Bob Friebert was a legal legend in Wisconsin – admired for his dogged pursuit of clients’ interests, his mentoring of scores of upcoming attorneys and his brilliant litigation skills that included four oral arguments before the United States Supreme Court.
“He was a tenacious attorney,” Milwaukee Mayor Tom Barrett said in a Milwaukee Journal Sentinel obituary. “Anyone who hired him was going to get someone who would fight for them.”
Summarizing an appeal that Bob won at the U.S. Supreme Court, founding partner Tom St. John said, “Bob had been right all along. It just took a while, and he never gave up. That has been a hallmark of Bob's practice.”
Born in Milwaukee in 1938, Bob received his law degree in 1962 from the University of Wisconsin. Bob served as an assistant U.S. Attorney after graduation until 1964, and as the state of Wisconsin’s first public defender, from 1966 to 1968.
Bob was the consummate litigator. He was lead counsel on 120 cases and 80 reported appeals in addition to his four arguments before the U.S. Supreme Court, a number rarely seen for a non-Washington lawyer. He also had many arguments in the Wisconsin Supreme Court and in the Seventh Circuit Court of Appeals.
“Bob litigated anything that required the courts for resolution,” St. John explained.
Bob represented businesses and individuals, sometimes championing unpopular causes and positions. This work included successful defenses of Father James Groppi, a ‘60s activist jailed by the Wisconsin Legislature; the editor of an underground newspaper charged with publishing obscenities; and a gynecologist who ran an abortion clinic.
“Freedom of expression, fundamental fairness and protection of the rights of others were what Bob cared about deeply as a human being,” St. John said. “Bob spent a lifetime protecting free speech but opposing language that was truly harmful to people: bullying, racism, anti-Semitism and hate crimes.”
Working with both sides of the political aisle, Bob was one of Wisconsin’s – and the nation’s – go-to attorneys for elected officials.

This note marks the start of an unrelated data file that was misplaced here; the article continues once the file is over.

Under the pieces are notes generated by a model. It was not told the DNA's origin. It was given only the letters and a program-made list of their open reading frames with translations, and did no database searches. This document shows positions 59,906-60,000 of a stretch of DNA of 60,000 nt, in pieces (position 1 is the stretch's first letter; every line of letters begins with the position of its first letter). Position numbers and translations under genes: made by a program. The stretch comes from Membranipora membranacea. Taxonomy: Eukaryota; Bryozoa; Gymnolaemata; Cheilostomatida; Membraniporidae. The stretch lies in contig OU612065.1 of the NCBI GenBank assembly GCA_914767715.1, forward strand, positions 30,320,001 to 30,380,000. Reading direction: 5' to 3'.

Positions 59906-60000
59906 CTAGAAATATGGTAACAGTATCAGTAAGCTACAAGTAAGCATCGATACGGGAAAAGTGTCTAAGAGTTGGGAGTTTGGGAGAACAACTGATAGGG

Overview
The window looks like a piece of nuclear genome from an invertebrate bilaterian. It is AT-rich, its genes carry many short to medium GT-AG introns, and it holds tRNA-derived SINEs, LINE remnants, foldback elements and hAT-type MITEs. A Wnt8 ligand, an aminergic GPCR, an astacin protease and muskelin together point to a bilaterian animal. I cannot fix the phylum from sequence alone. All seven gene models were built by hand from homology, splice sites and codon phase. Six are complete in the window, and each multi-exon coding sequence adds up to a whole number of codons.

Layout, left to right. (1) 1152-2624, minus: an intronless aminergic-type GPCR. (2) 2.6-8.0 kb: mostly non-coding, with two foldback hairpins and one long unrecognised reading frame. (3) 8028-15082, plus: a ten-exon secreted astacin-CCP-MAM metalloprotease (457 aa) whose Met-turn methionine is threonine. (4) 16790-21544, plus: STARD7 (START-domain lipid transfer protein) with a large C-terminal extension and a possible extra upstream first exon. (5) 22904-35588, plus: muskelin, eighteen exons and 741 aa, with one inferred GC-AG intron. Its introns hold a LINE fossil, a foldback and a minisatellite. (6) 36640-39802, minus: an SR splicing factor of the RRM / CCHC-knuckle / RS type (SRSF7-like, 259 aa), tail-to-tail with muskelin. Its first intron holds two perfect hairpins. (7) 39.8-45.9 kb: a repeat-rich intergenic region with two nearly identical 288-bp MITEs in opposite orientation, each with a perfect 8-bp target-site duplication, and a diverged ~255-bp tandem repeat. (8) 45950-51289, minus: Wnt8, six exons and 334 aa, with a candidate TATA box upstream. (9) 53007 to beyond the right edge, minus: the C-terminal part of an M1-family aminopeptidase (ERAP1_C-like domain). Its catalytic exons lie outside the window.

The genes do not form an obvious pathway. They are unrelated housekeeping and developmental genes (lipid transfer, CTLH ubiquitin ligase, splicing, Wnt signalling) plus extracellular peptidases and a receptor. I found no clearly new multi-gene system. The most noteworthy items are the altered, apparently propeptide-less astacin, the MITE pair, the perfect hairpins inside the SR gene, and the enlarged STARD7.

Political commentator James Rowen wrote:
Calling Bob Friebert an expert on politics and election laws, as his obituary did this week, is a little like describing Bob Dylan as a harmonica player. It greatly understates his impact and involvement in Wisconsin politics over the last several decades.
Just a partial listing will give an idea of the breadth of his participation. Friebert was involved with every Democratic governor of Wisconsin from Pat Lucey to Jim Doyle – and no doubt some even before that. He was Al Gore's state campaign chairman in his first presidential run in 1988, and continued a long association with Gore ever since, including 2000 when Gore won the presidency but never got to take office.
Friebert and his partner, John Finerty, had a hand in scores, if not hundreds, of campaigns for state and local office, including many judicial races ranging from local judgeships to the State Supreme Court.
One of Bob’s lasting legacies will be his mentoring of other attorneys, including most members of Friebert, Finerty & St. John. As Tom St. John said in the Journal Sentinel obituary: “Bob mentored attorneys throughout the country over the years who have since become enormously successful attorneys. They all have ingrained in them Bob's love for the law, as well as his sense of moral responsibility and ethics. He was not only the best lawyer I ever knew, but the most honorable lawyer.”
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